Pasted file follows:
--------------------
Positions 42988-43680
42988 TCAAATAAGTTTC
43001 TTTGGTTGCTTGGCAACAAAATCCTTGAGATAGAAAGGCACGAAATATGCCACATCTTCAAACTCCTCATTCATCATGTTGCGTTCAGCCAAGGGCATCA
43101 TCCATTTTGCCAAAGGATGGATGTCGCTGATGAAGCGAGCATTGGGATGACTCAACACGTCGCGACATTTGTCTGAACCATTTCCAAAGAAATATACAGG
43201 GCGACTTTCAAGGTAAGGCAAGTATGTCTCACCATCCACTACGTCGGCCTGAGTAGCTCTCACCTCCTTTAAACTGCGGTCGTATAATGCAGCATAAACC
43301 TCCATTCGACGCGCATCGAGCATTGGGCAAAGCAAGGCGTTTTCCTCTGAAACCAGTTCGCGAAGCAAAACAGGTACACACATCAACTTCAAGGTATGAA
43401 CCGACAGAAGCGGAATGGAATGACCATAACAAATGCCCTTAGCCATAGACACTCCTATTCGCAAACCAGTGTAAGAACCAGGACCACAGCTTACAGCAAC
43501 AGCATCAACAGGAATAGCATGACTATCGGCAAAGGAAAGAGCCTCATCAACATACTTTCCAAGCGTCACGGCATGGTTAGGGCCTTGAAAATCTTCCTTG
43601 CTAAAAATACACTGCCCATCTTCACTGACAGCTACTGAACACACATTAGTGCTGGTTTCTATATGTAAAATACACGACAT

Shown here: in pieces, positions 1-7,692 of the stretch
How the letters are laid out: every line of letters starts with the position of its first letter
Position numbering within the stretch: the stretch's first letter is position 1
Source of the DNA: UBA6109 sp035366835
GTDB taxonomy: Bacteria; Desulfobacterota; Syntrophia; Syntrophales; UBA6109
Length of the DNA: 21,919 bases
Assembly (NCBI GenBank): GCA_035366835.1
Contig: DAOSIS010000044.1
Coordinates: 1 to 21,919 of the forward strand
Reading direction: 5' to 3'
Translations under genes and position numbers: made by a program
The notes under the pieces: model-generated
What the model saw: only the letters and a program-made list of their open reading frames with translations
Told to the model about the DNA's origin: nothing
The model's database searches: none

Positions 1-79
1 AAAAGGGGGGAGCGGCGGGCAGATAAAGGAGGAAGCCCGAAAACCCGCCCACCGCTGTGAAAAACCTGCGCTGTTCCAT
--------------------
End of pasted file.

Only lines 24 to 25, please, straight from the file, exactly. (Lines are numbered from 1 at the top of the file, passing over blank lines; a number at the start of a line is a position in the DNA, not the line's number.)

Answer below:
The model's database searches: none

Positions 1-79